It's tough having a conversation in times of social and political distress. Simply put, we spend to much time talking AT each other, instead of talking TO each other. The American Ego is a hard one to crack, many of us go into any sort of conversation already feeling we are right, so opposing thoughts go in one ear and out the other. It's not about reaching understanding, it's about being the one whose right. Which is why it seems like we are constantly running in circles every time an event like the one we are living through right now comes up.
I've had this blog since 2013. It has always primarily been a movie blog. But in the last few days, its been tough mustering up enough courage to write about movies. I have certainly had some things planned, but it feels wrong to me to promote this blog about entertainment when the world is burning around me. There are going to be plenty of movies made about about 2020 in the future, mark my words. Before you get all shaken up when they do, remember that popular culture has mirrored our world pretty much since its inception. Maybe you just started to notice now, maybe its not as subtle as it is now. But the shows and movies we watch, the books we read, the music we listen to, its been a reflection of us. Always. That has never changed.
In order to express my feelings of the world and in an attempt to tie into the themes of this blog, I have created "The Revolution Playlist." If I try and ask you guys to understand the situation and how we got here, that will take some explanation. I am presented a list of movies. Each of these movies represents something that is going on in the country today. I am going to discuss the movies and how they tie into what's happening right now. In order to heal as a nation, we have to understand and respect what is going on here.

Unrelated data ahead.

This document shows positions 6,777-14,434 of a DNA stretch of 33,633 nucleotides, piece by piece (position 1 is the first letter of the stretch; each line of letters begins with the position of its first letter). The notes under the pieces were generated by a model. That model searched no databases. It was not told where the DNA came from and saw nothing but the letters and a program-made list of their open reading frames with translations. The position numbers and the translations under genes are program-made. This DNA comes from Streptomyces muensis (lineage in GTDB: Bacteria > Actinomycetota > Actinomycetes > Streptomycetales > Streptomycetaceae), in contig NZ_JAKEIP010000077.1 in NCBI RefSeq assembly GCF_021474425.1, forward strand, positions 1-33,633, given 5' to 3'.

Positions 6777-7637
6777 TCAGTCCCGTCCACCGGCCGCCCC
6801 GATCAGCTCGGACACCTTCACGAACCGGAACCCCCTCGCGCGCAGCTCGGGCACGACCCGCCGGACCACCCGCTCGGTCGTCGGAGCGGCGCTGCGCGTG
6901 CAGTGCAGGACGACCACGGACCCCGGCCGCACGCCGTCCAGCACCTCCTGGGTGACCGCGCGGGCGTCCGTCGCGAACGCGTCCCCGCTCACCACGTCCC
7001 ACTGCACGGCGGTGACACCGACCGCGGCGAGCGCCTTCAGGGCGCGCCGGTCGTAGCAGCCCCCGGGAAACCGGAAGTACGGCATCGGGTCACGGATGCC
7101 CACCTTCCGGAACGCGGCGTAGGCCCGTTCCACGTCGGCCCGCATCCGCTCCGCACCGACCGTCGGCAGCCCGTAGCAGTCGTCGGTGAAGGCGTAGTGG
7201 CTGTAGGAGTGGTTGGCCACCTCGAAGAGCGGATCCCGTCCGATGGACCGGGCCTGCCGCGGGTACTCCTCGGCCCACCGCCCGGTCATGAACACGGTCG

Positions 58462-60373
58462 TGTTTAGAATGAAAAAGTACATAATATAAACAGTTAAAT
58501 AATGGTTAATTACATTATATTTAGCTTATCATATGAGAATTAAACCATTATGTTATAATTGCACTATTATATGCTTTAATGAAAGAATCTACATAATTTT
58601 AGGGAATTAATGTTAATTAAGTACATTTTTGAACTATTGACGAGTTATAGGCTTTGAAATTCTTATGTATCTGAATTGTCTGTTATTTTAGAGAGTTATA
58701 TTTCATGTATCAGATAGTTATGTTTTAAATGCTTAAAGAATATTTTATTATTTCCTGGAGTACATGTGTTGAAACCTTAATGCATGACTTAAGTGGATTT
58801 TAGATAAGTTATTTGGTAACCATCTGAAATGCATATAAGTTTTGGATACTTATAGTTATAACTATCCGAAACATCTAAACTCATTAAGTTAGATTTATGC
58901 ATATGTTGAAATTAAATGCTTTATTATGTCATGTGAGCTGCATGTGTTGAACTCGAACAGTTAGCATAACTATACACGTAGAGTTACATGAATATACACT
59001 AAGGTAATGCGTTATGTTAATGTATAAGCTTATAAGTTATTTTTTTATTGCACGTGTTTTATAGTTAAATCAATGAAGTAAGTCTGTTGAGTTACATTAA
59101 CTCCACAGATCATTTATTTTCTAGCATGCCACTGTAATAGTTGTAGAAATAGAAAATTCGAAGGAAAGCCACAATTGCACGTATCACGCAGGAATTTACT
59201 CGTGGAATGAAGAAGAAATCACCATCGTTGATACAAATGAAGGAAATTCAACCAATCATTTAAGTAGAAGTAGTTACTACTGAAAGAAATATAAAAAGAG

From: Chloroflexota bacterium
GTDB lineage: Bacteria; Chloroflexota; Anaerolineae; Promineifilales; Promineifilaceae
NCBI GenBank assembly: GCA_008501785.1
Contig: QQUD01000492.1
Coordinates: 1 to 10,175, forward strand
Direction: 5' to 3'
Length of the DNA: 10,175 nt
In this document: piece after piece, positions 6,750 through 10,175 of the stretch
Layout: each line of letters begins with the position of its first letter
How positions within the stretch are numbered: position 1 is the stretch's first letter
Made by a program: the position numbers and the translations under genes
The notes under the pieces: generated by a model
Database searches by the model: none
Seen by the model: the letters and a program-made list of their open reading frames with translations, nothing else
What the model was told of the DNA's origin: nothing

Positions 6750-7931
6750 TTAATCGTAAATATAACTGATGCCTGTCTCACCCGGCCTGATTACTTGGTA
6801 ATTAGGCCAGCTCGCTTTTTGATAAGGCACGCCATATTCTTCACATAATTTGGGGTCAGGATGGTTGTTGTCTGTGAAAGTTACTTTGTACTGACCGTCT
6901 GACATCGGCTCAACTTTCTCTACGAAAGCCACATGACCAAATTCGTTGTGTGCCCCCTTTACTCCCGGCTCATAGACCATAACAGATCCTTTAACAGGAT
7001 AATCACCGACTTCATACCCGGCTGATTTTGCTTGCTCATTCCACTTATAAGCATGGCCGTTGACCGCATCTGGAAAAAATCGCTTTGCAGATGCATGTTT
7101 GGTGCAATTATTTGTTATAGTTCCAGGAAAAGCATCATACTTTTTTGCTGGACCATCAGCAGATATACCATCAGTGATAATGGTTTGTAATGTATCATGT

See these movies. Actually watch them. Analyze them. Watch them more than once. If you are looking down the side of your nose at a movie, you're not seeing it. Take the time to watch these. Maybe their confirm your beliefs, maybe their challenge them. But in the end, you'll understand more about what's going on then you did yesterday.
Birth of A Nation (2016)
Ever notice when a slavery movie is made, there is always a white character that's not as racist as the others? Almost as if they through in a character in order for white audiences to identify with? Do they think white audiences can't identify with black characters? There is always a need to mainstream slavery movies, even when people are constantly asking why there are so many movies about slavery. The answer is, until we realize this country was built on blood and skin, there will always be slavery movies. "Birth of a Nation," is a pretty raw experience, and there's no less racist white character for white audiences to cling to. Because none of those types of people really existed in the American South at the time. About the rebellion by Nat Turner, this man murdered slavers in their beds, many people who have studied turner have questioned his tactics, just as the tactics are being judged by many right now. Racism and slavery cannot be uncomfortable topics, because racism still very much exists right now. We need to be able to discuss these things head on, otherwise they may never go away.
Sorry To Bother You